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Americans and Okinawans gather to clean beaches

By: Kenny Ehman

Date Posted: 1999-09-25

Last weekend saw thousands of volunteers span out across the island to clean Okinawa's beaches and collect data for this year's "Okinawa Cleanup Yuimaru." The annual event is coordinated by the Okinawa International Clean Beach Club (OICBC) and has taken place here on the island since 1993.

One of the largest turnouts of volunteers occurred at Senaga Island in Tomigusuku, where both the Japan Self-Defense Forces and the U.S. military combined their strength to collect well over five tons of trash from around the small island. Tohru Maeda, a master sergeant for the Japan Air Self-Defense Force who has been organizing the Senaga Island cleanup for the past several years, told the Japan Update that a total of 800 U.S. military personnel and JSDF members showed up for the effort. Company employees from Duskin and JAL, together with Japanese Boy Scouts and local volunteers, combined to form another group of 100 persons, bringing the total number of volunteers at Senaga Island to approximately 900.

"There was a large amount of trash again this year," commented Maeda. "The amount of old tires thrown away is increasing every year." Maeda also mentioned that the number of discarded tires leads him to believe that much of it is being illegally dumped by auto related companies.

At the Sunabe sea wall, Japanese and American PADI divers scoured the ocean floor for debris, while locals and foreigners crawled in between sea jacks to hall out everything from broken glass to car parts. A few divers went back in the water twice to collect more refuse, and by days end, close to 800 volunteers participated in the Sunabe portion of the prefecture-wide cleanup.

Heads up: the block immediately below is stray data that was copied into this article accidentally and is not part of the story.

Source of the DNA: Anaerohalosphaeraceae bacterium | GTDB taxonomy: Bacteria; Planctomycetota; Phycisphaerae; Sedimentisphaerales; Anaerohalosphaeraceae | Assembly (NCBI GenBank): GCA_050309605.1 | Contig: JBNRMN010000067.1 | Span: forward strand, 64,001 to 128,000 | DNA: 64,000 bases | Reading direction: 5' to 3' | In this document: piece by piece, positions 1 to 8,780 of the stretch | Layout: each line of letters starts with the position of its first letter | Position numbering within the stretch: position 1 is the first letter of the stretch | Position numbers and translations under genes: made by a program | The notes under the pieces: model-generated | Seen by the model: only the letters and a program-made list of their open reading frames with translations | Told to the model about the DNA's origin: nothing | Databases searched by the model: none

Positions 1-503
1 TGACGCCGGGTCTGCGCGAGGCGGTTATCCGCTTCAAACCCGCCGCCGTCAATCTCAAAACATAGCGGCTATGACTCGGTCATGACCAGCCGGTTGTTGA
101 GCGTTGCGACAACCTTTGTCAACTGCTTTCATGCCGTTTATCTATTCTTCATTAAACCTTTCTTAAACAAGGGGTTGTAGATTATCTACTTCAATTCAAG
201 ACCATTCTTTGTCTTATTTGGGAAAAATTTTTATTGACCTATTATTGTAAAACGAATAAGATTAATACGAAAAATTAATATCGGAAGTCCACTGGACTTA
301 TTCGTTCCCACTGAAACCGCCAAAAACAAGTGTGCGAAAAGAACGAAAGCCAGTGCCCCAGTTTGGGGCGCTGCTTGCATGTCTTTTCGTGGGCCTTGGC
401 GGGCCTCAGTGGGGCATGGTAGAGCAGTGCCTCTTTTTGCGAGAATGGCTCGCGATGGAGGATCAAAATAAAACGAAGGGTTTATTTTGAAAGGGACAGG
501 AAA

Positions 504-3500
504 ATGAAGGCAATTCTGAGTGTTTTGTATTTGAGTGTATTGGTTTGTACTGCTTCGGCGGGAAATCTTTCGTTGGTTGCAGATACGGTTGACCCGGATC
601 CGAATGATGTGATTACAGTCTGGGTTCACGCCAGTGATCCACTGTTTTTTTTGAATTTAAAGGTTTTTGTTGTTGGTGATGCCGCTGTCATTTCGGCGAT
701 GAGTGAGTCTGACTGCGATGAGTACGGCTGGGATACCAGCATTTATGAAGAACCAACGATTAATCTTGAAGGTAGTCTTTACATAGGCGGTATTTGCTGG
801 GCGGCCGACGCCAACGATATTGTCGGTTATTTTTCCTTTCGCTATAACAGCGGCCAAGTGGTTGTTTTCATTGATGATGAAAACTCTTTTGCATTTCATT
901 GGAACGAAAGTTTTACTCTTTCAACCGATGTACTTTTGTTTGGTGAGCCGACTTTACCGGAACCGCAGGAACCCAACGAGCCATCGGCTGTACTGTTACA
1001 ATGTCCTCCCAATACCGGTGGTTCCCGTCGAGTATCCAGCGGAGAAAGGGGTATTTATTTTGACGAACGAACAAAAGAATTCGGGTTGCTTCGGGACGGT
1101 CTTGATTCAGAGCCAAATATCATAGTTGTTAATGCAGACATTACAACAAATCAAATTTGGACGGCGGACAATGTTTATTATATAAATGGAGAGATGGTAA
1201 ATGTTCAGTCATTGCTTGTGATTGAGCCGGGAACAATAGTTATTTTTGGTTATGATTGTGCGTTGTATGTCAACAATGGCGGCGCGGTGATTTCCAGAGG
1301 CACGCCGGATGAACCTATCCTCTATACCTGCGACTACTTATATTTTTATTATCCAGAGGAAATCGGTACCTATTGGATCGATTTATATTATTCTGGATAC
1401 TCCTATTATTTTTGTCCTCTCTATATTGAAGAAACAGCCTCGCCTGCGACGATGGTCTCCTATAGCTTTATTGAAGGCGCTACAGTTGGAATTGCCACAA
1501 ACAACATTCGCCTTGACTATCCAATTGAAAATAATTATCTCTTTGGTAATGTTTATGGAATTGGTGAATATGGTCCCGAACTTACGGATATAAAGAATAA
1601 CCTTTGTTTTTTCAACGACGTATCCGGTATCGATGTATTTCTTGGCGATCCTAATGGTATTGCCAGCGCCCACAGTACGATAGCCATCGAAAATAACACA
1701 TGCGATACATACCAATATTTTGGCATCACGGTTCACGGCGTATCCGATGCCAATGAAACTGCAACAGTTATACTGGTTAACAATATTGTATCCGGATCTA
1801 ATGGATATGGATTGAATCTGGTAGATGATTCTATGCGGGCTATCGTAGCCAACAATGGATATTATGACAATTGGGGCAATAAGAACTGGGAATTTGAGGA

Both PADI Japan and MCCS American PADI coordinators handed volunteers certificates of appreciation from the PADI Project Aware program and provided free giveaways for everyone. "I think it was a great success. We enjoy working with Japan PADI and will be continuing this year after year," said Mark Fisher, MCCS SCUBA Program Manager.

Although locals have complained for many years over the misuse of the sea wall, which has lead to an increase of trash, many commented that they were happy to see so many people on hand to help clean up the area. "I participated here last year too. It's nice to know that there are so many other people who do want to help," said one Okinawan woman.

Over on the east coast, 100 marines from Camp Schwab volunteered together with local citizens from Henoko, and were thanked personally by the mayor himself.

Students were also involved at many of the other beach cleanup sites around the island. Kadena High School kids and ROTC students came out in force to clean the coastline near Cape Zampa. The Yomitan Town Government thanked the children by providing them with a free Okinawan style beef stew and drinks. On Saturday, members of the girls softball team from Gushikawa Junior High School took taxis on their own to get to Uken Beach, where they planned their own cleanup.

Many other smaller beach cleanups took place from north to south, involving companies, organizations, and families. The weekend beach cleanups here on the island were also part of a world-wide effort known as the International Coastal Cleanup, which was started by the Center for Marine Conservation in 1989. Okinawa joined over 80 other countries in cleaning up the world's coastlines by coordinating the event here.

"Now is the time to start planning for next year's 'I Love Okinawa Campaign' Summit 2000. We hope to work more closely with the U.S. Forces Japan and the international community in an expanded effort that will include tree planting and special events," said OICBC President Edo Heinrich-Sanchez.

At almost all the locations important data was recorded, which will be compiled by the Okinawa International Clean Beach Cub/O.C.E.A.N. and published in their yearly coastal cleanup report. The data will be used to help find solutions to the growing problem of marine debris, and the completed report will be sent to all levels of the Okinawan government. Okinawa's data will eventually make its way to the Center for Marine Conservation, where it will be put together with data taken by hundreds of thousands of other volunteers from around the world, before being presented to the United Nations.

The Okinawa International Clean Beach Club would like everyone to know that cleanups will be taking place until the end of October and anyone wishing to participate by planning their own cleanup can still call for support and data cards at 965-5371. (Please fax or leave a message.)

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